Sermon for Easter 4

Listen to a sermon for the Fourth Sunday of Easter, 25 April 2021

Jesus said: I am the good shepherd. The good shepherd lays down his life for the sheep.

Despite living in this beautiful rural setting, and particularly in the light of all that has happened in the last year, many of us struggle to understand what it means to be a sheep cared for by a good shepherd.

For many, the last year has felt like a journey through the densest of fogs, but … no matter how dense the fog … Jesus, the Good Shepherd, is waiting to carry us to the brightest of homes in his own loving arms.

In a world that often feels ‘aggressively’ secular, it is not uncommon for us to feel separated from God. But, even when the flock is scattered by the chances and changes of this world, Jesus, the Good Shepherd, is still there to protect his flock.

As human beings we have a problem, of course … We struggle to remember where we fit into the relationship with our Good Shepherd. We forget that we are the sheep, and that it is Jesus who is the shepherd.

Too often we lose sight of that … we become over confident … we assume that we can take on the role of shepherd … we believe that we can replace God’s wisdom and love with our own!

One of the biggest problems in modern society is anxiety.
We are all driven by a Worry Machine

  • we struggle with perspective …
  • we have moments of feeling overwhelmed with feelings of foreboding and dread …
  • we struggle with balancing the demands that crowd in upon us at every turn.

But, however powerful those feelings of anxiety may be, there is an answer, an answer that is contained in today’s Gospel reading … Jesus is the Good Shepherd.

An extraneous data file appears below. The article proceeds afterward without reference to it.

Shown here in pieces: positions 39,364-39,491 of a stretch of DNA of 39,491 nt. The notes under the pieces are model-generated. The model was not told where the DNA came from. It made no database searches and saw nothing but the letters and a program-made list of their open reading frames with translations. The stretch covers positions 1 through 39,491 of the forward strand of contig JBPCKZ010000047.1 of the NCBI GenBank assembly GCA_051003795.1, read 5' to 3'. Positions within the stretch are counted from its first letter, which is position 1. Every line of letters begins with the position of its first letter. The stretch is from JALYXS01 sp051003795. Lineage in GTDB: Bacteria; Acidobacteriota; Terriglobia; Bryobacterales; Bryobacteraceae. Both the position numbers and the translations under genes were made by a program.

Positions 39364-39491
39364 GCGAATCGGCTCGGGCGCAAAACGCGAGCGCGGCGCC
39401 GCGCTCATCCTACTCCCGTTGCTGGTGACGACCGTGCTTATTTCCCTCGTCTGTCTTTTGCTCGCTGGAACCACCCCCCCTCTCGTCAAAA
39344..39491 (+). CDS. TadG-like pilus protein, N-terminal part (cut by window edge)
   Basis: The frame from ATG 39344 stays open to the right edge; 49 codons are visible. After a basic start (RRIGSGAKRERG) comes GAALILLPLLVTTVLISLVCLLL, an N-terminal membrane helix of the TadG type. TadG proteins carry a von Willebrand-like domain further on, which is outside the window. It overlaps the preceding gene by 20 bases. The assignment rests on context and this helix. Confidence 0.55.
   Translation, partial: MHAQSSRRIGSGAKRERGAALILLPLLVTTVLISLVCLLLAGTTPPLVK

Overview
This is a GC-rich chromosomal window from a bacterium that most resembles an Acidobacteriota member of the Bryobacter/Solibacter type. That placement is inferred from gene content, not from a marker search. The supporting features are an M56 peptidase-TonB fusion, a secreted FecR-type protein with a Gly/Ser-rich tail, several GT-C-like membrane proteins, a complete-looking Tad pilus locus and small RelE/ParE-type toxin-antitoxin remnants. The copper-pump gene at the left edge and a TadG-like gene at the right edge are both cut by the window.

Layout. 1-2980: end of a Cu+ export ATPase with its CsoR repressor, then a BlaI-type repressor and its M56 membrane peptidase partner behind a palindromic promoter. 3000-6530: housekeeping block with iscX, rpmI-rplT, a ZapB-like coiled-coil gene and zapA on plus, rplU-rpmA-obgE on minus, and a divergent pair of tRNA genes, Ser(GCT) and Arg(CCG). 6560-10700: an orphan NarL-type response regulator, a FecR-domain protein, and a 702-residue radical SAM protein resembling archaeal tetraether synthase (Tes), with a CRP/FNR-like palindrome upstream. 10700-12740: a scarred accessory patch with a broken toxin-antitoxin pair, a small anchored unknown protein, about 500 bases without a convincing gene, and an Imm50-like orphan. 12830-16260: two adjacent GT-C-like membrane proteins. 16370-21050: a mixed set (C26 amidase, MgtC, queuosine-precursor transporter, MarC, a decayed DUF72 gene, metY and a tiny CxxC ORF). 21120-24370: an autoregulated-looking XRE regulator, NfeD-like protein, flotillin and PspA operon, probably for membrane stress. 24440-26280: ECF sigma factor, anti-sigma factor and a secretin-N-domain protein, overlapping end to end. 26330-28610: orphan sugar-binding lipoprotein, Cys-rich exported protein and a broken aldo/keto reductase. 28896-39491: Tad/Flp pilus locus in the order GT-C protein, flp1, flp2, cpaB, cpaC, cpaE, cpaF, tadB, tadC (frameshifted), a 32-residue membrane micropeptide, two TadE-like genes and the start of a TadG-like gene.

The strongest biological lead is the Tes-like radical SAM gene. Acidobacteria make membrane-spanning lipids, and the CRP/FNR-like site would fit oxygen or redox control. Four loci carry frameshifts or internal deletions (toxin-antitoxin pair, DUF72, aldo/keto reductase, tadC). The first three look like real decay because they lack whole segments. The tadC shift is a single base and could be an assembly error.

In America you sometimes see a road sign that says Objects are closer than they appear. This enigmatic sign is intended to invoke a greater sense of caution in the driver.

From a Christian perspective, these words invite us to consider that … He (that is, Jesus) may be closer than we think he is!

When we look in the rear view mirror of life we often see a distorted image that convinces us that all those sources of anxiety are closer than they appear. The resulting increased anxiety does nothing other than distance us from God.

When we spend our time wallowing in anxiety and worry we are doubting God’s ability, God’s grace – even God’s presence. We are, in fact, breaking the First Commandment because we are not putting God before anything and everything else in our lives. We are implicitly suggesting that God is not capable of knowing … and, worse still, that he does not care!

Historically, sheep pens have been found on lonely hillsides. When the storms are raging, the sheep huddle together in the knowledge that the shepherd is keeping them safe.

In today’s gospel, Jesus makes it clear that we are the sheep of his sheepfold … citizens of his kingdom.

He also makes it clear that the lazy, self-interested, care-less shepherd is never on duty!

Jesus is the Good Shepherd – the Good Shepherd who has laid down his life for the sheep.

Only three weeks’ ago we travelled through the reality of that sacrifice; today we recall that sacrifice and its glorious outcome.

Today we are called to remember and celebrate … and to trust …

  • to trust in Jesus’ perfect love
  • to trust in Jesus’ loving embrace
  • to trust in Jesus’ constant and shielding presence.

Our role in all this is to remain focused on God, setting aside self and believing that God will shield us, no matter how fierce the storm. Amen.